Vote for the One You Trust?

You could make a case that the best candidate to vote for is the one you trust. Personally, I think it’s a better rationale than:

The one you’d want to have a beer with
The one with the most experience
The one with the most moral clarity.

Of course, trust is a personal thing. Then again, so is voting.

So I’ve given you a little checklist below to assess your level of trust in each candidate in that little election they’re having tomorrow in the US. It is based on the trust equation, originally printed in The Trusted Advisor in 2000. It suggests trust is a combination of Credibility, Reliability, Intimacy, and low Self-Orientation.

(Not a US citizen? No problem. Here in the state of TrustMatters we accept your comments regardless of your citizenship!).

Tell us whether what follows is useful.

I trust ___ because is he the most credible, meaning:

• He is honest, means what he says
• He’s got the most relevant expertise
• He’s got the best credentials for the job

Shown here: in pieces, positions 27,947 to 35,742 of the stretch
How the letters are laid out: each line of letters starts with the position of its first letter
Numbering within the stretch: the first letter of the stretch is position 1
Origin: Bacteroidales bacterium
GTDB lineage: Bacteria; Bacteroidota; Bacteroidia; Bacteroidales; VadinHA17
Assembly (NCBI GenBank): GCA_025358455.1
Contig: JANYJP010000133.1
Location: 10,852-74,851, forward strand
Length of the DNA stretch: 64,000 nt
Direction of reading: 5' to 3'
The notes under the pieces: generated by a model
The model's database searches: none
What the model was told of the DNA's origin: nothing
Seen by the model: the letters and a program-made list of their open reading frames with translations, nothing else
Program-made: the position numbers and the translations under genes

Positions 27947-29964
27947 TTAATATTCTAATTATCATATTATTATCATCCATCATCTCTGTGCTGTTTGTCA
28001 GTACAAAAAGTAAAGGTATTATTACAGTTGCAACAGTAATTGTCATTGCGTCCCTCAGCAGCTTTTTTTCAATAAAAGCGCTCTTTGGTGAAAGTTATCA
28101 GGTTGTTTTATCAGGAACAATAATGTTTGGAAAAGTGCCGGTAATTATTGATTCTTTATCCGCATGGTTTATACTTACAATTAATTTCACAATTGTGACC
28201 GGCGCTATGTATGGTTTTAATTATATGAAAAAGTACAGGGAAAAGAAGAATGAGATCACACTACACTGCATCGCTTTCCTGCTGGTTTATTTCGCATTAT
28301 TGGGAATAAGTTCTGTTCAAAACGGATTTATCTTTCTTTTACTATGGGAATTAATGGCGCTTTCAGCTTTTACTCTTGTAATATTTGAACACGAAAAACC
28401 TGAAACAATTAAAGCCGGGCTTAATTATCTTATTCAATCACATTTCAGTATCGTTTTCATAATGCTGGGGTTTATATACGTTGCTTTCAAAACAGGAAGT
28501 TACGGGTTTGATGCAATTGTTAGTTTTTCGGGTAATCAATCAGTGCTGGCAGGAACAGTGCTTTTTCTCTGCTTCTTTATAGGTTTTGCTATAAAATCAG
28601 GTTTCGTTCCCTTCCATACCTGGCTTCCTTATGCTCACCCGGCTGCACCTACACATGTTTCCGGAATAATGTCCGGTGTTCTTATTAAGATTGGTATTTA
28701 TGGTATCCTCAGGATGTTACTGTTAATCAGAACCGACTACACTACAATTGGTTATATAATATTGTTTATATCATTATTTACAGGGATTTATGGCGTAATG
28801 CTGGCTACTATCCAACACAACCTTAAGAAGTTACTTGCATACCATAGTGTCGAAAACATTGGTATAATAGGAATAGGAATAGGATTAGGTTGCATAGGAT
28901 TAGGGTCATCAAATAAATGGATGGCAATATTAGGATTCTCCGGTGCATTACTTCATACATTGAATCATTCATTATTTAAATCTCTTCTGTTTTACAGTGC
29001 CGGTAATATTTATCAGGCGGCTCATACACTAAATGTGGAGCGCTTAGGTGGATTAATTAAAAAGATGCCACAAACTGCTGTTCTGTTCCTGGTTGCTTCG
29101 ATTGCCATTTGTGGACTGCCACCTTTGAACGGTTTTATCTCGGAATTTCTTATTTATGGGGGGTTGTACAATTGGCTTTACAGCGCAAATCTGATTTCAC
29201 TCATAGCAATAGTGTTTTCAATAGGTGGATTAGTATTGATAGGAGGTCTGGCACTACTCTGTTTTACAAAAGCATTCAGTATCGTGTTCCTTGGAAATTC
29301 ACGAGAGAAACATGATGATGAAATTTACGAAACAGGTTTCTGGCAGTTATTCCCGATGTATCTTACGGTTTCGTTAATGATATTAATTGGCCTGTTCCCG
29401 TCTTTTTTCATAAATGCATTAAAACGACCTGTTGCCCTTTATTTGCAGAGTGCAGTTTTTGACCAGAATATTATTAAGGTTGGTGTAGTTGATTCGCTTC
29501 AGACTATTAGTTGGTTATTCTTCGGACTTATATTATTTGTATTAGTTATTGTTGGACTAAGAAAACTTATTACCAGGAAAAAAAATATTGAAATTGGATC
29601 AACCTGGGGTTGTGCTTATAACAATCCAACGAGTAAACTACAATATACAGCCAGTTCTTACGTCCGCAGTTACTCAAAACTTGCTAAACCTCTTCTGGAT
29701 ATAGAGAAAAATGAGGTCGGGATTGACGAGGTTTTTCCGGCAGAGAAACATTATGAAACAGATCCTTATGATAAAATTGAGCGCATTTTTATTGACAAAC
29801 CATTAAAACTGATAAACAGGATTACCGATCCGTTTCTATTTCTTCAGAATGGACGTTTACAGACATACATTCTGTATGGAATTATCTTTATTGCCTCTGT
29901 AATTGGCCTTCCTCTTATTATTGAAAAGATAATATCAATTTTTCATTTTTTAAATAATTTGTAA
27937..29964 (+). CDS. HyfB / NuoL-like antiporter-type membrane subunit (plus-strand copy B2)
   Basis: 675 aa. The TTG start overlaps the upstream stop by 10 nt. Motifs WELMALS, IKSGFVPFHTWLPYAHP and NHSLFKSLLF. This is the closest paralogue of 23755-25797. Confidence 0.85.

• He’s really good at what the job takes
• He speaks accurately—tells the truth
• He speaks completely—tells the whole truth
• Other relevant people recommend him.

I trust ___ because is he the most reliable, meaning:

• When he says he’ll do something, he does it
• I have more experience with this person than I do with the other
• He seems more consistent and predictable to me; no bad surprises
• He handles the details well; things work nicely around him, so that you can depend on him to get things done

I trust ___ because is he the most intimate, meaning:

• He’s the most likely to appreciate my personal experiences
• He “connects” with me—speaks about things that I deeply agree with but that don’t usually get articulated
• He’s the most open about things, no secrets with him
• He “gets” who I am, is empathetic, understands me

I trust ___ because he has the lowest self-orientation, meaning:

• He’s in it to serve others, not himself
• He hears criticism well, doesn’t get offended easily
• He really listens, without his agenda getting in the way of hearing
• He works on issues, is not preoccupied with self

What do you think? Do these criteria fit with what you think is important? Do they help you articulate your choice?

Do you think “I trust him” is a valid reason to vote for someone? Or not?


4 replies
  1. Shaula
    Shaula says:

    I’m thrilled you published this today, Charlie, and I hope your readers forward it to all the undecided voters they know. (I have!)